Fig. 16 is an unfinished and degenerate rendering of the same motive, from the surface-layer at Murdering Beach.
Figs. 17 and 18 are fragments of this motive rendered in poor greenstone, one from Murdering Beach, surface-layer, the other from Morven, South Canterbury.
AGE AND DISTRIBUTION OF THE HEADLESS HUMAN FIGURE.
In spite of absence of reference to this type in the works of the explorers and the ethnologists, the stratigraphical evidence makes it certain that the type was in use in recent times. Figs. 13, 16 and 17, from Murdering Beach, are all from the surface-layer, secured in excavations under the writer's direction. There is conclusive evidence that Maori occupation continued here until December, 1817. Though no record exists, it is probably the case that that fig. 12 and other examples from the site 4 are also from the surface-layer.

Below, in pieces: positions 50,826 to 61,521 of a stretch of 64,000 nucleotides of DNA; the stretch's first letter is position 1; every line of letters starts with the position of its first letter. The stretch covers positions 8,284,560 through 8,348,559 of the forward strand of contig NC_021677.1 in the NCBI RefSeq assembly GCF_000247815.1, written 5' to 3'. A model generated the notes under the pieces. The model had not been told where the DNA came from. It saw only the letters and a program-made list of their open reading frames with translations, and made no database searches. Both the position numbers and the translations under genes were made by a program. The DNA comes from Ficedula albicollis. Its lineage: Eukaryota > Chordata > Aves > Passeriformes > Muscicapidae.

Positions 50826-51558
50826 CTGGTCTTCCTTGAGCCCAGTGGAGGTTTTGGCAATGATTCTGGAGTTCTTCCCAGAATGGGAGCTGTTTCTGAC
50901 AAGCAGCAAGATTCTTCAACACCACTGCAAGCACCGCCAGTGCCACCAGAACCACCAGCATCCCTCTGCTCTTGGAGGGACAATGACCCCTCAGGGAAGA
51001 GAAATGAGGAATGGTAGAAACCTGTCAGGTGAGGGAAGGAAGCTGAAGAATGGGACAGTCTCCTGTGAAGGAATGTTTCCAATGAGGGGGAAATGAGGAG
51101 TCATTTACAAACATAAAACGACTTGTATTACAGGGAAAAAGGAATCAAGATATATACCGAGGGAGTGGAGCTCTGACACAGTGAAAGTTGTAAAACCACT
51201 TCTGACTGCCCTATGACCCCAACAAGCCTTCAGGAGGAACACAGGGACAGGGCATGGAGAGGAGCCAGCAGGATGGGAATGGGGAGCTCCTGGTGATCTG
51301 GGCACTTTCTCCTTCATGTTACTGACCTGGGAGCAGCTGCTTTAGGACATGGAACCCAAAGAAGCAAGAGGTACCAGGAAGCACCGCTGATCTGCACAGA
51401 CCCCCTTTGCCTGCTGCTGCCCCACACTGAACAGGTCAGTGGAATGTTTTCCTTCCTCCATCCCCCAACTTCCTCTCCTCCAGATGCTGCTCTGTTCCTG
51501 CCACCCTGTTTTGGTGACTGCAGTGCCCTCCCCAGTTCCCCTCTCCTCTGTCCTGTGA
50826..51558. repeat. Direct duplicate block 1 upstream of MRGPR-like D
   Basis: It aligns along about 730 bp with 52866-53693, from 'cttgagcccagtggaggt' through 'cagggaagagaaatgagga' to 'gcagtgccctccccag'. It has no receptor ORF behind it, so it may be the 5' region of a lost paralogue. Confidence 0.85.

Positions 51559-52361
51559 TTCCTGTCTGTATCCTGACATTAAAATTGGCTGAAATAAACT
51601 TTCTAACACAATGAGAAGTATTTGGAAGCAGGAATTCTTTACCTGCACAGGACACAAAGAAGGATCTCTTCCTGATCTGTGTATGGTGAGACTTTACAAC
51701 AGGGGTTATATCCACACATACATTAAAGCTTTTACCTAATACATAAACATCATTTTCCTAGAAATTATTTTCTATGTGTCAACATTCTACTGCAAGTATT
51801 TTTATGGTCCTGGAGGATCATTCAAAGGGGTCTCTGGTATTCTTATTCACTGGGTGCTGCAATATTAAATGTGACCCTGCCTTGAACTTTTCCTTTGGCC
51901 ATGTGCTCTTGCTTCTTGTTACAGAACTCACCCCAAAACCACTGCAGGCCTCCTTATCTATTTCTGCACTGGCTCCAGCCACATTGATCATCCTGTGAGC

There is at present no stratigraphical evidence of antiquity of the headless human figure, but the evidence of geographical distribution is conclusive. Amulets of the type are present throughout the New Zealand-Chathams area. The ideograph forms an element in the Easter Island script. 5 It also occurs in profusion in the Marquesas, the Australs, and Mangaia, rarely in Tonga, and sporadically in Melanesia. It is to be supposed that future research will reveal it in the Society and Hawaiian groups.